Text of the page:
Difference between Conventional and Smart Transmitter in Instrumentation?

What are the major factors in Conventional and Smart Transmitters used in industrial Instrumentation.

Conventional Transmitter

A conventional 4-20 mA transmitter regulates the loop current and provides only a process variable signal.

The zero and span adjustments are analog adjustments. In the case of fixed range transmitters the zero and span adjustments are limited to about plus/minus 2-3% of the fixed zero or span values.

Some conventional transmitters have an adjustable turndown range, but calibrating a turndown range requires a simulated process variable (an applied calibration pressure or a simulated temperature (RTD or thermocouple) electrical signal).

Turndown is generally limited to about 5:1 or 6:1.


A smart transmitter provides a process signal but can also send/receive information about the instrument itself, e.g. zero and span info, tag (instrument loop identification), diagnostics, or even multiple process variables using a digital protocol.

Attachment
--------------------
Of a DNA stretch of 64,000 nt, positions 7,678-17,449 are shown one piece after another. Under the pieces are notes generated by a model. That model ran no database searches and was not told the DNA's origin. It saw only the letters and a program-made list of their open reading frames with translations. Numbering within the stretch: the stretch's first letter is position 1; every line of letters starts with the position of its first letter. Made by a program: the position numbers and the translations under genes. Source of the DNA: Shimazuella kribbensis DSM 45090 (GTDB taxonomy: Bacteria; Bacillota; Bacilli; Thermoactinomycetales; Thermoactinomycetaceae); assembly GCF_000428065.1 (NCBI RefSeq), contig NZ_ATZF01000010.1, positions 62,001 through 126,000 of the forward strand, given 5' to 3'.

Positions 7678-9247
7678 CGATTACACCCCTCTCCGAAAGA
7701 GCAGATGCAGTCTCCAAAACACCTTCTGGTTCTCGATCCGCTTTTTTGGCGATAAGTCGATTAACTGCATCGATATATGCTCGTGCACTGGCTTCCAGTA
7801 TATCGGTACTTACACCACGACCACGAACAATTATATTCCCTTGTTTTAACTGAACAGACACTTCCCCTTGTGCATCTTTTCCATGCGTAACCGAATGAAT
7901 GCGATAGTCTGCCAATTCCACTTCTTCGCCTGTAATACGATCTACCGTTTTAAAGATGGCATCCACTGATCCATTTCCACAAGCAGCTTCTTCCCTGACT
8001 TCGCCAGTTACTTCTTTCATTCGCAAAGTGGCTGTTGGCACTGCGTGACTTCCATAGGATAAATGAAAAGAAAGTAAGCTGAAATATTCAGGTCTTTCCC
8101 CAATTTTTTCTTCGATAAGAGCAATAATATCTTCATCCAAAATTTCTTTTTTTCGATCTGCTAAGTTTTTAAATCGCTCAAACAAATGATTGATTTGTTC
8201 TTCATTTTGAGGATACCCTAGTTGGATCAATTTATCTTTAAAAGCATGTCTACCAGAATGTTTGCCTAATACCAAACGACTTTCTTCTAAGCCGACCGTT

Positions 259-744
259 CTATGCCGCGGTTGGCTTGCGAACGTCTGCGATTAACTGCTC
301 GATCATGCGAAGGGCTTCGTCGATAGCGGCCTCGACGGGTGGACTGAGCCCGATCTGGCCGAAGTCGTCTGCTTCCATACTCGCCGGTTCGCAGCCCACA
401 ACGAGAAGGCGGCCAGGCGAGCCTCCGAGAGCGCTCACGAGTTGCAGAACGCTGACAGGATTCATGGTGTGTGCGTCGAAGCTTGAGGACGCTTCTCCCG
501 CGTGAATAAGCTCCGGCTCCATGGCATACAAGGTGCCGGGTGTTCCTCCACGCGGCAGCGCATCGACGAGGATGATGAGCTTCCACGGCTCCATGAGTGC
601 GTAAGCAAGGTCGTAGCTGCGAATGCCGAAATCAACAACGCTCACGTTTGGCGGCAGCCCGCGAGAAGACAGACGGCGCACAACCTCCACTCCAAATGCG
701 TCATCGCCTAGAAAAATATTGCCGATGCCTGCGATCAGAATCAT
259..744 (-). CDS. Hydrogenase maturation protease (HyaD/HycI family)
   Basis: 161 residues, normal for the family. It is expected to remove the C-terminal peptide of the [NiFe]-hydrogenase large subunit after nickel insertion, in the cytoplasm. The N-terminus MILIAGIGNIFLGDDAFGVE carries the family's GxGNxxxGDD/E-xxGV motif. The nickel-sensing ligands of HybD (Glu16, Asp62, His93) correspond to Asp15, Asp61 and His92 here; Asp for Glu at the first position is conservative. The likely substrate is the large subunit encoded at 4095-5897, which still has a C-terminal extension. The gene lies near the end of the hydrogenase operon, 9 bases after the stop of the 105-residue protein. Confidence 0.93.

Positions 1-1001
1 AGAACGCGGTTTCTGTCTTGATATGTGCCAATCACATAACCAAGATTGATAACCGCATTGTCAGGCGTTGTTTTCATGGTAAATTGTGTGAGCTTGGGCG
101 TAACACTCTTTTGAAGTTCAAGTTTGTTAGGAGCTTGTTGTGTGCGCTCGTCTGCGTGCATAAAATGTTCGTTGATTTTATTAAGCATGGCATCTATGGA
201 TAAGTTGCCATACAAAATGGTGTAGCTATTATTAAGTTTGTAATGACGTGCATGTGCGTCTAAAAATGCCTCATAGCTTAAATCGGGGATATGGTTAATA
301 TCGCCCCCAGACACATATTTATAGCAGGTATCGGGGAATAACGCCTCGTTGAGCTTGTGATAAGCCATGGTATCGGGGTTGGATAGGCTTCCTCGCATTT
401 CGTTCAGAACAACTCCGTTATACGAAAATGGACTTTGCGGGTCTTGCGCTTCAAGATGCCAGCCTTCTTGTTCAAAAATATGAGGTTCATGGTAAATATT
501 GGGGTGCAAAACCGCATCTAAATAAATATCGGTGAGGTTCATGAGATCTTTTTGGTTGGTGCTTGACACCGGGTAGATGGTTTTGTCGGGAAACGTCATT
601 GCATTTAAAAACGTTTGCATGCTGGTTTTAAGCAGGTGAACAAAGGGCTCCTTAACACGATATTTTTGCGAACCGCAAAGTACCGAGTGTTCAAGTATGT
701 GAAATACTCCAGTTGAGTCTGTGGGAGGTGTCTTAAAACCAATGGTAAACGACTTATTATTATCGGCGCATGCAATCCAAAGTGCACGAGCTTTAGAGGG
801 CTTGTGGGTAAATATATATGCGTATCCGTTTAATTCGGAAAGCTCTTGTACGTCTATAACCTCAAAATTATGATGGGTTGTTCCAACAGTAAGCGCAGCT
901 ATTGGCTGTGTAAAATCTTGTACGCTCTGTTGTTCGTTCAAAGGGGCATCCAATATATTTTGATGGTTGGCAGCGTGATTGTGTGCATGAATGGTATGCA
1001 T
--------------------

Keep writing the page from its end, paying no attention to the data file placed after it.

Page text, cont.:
Configuration changes are done either with a keypad and display or through a protocol like HART, which is superimposed on the 4-20mA signal, so no additional wiring is needed for smart communication.

HART communication is accomplished with a handheld communicator or a modem and software. Turndown rangeability can be as high as 100:1 (with reduced accuracy at the low end); 15:1 or 20:1 with stated accuracy and can be accomplished without applying an external calibration signal, reference or supply.

Smart transmitters can communicate via a Fieldbus, Foundation Fieldbus or Profibus.

Author - Carl Ellis